Tua Tagovailoa contract: Breaking down the decision shaping Miami’s future

The Miami Dolphins were bounced from the playoffs with a 26-7 loss to the Kansas City Chiefs on Saturday night, so an offseason that will be headlined by a looming financial quarterback question kicked off sooner than the franchise would have liked.

And now the Dolphins have a decision to make.

Dolphins quarterback Tua Tagovailoa is entering the final year of his contract. Miami will have to decide over the next several months whether to re-up him to the tune of roughly a quarter-billion dollars in an ever-ballooning quarterback market, or go into the 2024 season with a lame duck leading the offense. The second scenario may signal the Dolphins preparing to part with perhaps the franchise’s best QB since Dan Marino.

But that’s not Tagovailoa’s top concern at the moment.

“I don’t feel any pressure at all,” the signal-caller told reporters postgame when asked about entering a contract season. “I have full trust in myself. I have full trust in what I’m capable of doing for our organization, but outside of that, we’re focusing on tonight and what happened. We’re going to simmer on this and see what we can do to get better from it for next year.”

He added: “I’m not worried about that right now. Right now, this is a moment for the guys in that locker room and our team to be with one another, to sulk in this and learn from it.”

Tagovailoa is due $23.17 million next season thanks to a fifth-year option on his rookie contract the Dolphins previously picked up. But after that, things are murky. National Football League (NFL) teams rarely let what they believe to be franchise quarterbacks, especially young ones, reach the final seasons of their contracts. The closest example of late is the New York Giants paying out $160 million to Daniel Jones last spring after his rookie deal expired.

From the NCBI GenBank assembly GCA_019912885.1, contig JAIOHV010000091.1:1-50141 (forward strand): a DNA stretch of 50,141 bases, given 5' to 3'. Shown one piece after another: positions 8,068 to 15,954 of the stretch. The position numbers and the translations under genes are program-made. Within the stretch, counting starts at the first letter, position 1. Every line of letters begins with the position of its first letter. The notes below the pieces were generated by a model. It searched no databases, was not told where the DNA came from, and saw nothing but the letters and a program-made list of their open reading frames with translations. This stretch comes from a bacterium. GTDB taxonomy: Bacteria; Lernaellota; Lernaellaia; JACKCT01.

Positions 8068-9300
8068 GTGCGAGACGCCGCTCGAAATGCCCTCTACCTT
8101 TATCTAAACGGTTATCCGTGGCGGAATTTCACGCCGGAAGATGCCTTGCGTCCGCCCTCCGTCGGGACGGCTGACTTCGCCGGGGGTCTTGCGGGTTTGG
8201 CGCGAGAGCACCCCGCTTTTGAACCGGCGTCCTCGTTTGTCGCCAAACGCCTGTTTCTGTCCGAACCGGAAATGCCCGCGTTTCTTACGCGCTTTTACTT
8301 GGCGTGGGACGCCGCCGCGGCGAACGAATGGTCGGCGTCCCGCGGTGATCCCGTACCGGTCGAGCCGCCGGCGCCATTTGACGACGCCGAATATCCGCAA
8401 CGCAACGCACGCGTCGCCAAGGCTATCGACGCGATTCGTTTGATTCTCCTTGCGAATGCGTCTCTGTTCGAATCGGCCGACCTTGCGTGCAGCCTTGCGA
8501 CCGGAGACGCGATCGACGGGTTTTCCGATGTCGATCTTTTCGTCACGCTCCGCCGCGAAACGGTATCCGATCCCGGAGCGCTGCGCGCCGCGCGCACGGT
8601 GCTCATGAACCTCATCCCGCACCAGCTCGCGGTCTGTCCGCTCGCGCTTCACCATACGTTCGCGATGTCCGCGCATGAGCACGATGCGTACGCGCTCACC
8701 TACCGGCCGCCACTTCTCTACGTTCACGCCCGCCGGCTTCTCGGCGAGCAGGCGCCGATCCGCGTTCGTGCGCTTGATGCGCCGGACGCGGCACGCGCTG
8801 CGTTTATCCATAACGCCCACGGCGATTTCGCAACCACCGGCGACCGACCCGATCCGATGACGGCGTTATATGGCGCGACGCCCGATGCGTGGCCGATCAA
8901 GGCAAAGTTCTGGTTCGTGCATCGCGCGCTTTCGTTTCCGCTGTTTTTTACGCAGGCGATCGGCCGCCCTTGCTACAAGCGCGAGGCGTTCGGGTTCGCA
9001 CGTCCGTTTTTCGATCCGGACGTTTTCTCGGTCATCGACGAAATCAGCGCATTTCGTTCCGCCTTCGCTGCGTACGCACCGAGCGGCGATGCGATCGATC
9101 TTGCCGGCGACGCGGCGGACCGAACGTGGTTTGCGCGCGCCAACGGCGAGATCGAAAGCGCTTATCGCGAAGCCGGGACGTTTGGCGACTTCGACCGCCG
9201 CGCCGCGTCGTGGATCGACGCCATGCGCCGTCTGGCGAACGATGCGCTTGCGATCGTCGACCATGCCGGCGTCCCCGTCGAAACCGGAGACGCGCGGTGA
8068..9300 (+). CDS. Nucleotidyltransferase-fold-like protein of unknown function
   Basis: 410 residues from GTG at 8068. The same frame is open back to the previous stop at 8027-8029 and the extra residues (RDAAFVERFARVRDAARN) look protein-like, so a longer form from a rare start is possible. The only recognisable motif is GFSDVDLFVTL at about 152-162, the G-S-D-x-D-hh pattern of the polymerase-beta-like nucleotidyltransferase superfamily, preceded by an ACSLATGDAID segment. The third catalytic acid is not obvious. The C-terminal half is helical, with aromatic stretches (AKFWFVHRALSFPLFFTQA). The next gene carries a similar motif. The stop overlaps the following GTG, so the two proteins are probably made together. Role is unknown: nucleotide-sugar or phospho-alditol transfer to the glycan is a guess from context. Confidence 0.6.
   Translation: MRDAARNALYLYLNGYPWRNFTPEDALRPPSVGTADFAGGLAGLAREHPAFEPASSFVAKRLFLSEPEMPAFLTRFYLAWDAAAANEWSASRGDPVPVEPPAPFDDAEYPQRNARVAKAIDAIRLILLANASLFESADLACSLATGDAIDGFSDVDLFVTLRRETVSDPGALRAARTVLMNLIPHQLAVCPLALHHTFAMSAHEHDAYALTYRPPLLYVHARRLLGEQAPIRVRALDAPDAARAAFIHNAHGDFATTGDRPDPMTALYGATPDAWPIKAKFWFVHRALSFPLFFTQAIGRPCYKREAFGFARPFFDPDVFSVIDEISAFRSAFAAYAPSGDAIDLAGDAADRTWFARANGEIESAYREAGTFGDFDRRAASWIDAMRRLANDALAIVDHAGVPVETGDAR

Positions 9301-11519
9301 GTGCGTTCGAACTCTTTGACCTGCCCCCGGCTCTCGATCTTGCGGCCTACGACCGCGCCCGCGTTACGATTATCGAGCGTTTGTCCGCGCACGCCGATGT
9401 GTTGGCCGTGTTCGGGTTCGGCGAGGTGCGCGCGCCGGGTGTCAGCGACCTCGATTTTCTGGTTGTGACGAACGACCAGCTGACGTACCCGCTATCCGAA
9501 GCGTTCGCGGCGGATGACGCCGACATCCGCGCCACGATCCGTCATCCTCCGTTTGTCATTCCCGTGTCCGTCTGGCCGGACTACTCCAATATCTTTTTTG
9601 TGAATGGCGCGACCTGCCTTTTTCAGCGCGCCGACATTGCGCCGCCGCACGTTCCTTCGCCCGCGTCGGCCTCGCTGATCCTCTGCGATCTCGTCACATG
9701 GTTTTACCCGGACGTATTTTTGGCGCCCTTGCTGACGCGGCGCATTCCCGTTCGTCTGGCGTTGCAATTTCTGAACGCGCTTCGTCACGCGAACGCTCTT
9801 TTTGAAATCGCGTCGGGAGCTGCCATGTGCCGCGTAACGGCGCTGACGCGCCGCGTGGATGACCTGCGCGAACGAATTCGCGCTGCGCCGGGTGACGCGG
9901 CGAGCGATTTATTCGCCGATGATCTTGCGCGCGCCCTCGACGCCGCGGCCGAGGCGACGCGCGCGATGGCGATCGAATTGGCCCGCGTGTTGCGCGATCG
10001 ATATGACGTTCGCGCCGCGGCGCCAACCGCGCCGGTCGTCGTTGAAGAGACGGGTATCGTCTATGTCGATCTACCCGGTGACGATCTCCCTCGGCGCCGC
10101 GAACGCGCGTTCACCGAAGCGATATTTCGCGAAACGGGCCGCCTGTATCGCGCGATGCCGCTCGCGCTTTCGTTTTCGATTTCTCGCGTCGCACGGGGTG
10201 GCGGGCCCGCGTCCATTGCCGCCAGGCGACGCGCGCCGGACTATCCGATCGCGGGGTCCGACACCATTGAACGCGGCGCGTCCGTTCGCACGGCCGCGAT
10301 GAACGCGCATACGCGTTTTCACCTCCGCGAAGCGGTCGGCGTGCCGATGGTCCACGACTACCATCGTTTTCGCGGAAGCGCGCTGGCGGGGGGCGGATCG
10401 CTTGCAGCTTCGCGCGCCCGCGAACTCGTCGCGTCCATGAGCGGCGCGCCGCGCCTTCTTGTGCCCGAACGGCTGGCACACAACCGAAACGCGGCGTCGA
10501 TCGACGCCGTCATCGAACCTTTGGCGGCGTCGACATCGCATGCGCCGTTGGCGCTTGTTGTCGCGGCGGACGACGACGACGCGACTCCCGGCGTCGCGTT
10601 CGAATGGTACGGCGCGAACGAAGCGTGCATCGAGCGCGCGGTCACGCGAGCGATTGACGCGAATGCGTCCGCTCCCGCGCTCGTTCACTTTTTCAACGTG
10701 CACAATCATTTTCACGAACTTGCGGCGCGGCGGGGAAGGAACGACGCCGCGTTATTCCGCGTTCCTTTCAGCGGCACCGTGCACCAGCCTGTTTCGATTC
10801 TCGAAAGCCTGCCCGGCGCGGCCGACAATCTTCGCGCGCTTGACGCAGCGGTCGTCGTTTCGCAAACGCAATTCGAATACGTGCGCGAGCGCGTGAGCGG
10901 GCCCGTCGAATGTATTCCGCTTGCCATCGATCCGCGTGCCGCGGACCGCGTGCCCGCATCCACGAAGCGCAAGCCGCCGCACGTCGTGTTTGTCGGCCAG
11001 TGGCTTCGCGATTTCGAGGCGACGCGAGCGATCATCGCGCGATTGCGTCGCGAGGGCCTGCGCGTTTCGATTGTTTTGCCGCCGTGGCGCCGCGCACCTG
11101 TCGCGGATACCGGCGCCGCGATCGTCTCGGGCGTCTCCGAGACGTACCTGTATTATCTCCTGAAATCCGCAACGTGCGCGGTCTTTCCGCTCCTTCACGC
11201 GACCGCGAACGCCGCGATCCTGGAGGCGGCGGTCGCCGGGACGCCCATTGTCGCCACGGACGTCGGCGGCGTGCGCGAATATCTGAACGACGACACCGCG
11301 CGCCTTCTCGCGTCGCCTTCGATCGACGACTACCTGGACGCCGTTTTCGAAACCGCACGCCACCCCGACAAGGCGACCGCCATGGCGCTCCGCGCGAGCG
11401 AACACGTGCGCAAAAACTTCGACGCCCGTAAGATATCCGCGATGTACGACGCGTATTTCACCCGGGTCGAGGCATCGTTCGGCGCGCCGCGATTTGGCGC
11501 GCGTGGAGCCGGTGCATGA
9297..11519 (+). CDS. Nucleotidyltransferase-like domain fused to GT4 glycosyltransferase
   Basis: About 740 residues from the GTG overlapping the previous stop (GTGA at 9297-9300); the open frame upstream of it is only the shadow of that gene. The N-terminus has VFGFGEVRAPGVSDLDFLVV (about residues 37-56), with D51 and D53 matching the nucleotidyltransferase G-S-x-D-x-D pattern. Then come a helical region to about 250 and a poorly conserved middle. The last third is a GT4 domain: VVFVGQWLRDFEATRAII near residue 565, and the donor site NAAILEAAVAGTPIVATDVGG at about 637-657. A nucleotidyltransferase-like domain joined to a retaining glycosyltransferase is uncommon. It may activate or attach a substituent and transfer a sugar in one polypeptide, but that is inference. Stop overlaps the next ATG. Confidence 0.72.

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Meanwhile, three other quarterbacks from the 25-year-old’s draft class have already been signed long-term. Joe Burrow, Justin Herbert, and Jalen Hurts all signed lucrative extensions between $255 million and $275 million within the last year. They make up three of the league’s four highest-paid players in terms of average annual value, according to Spotrac.

Tua Tagovailoa of the Miami Dolphins is seen at GEHA Field at Arrowhead Stadium on Saturday in Kansas City, Missouri. Tagovailoa is now entering the final season of his contract after a Wild Card loss.
Kara Durrette/Getty Images/Getty Images

And at one time, it seemed like a no-brainer that Tagovailoa would join them.

Dolphins head coach Mike McDaniel went full-sarcasm when the team broke the record for offensive output through five weeks of the season, saying “Mission accomplished.” And Tagovailoa, at that point, was an MVP contender. But a dreamy offensive start to the 2023 season, 70-point performance and all, proved to be too much for Miami to live up to.

Over the last three weeks, the Dolphins have suffered an embarrassing 56-19 loss to the Baltimore Ravens, choked away the AFC East against the Buffalo Bills, and were bounced from the playoffs by the Chiefs.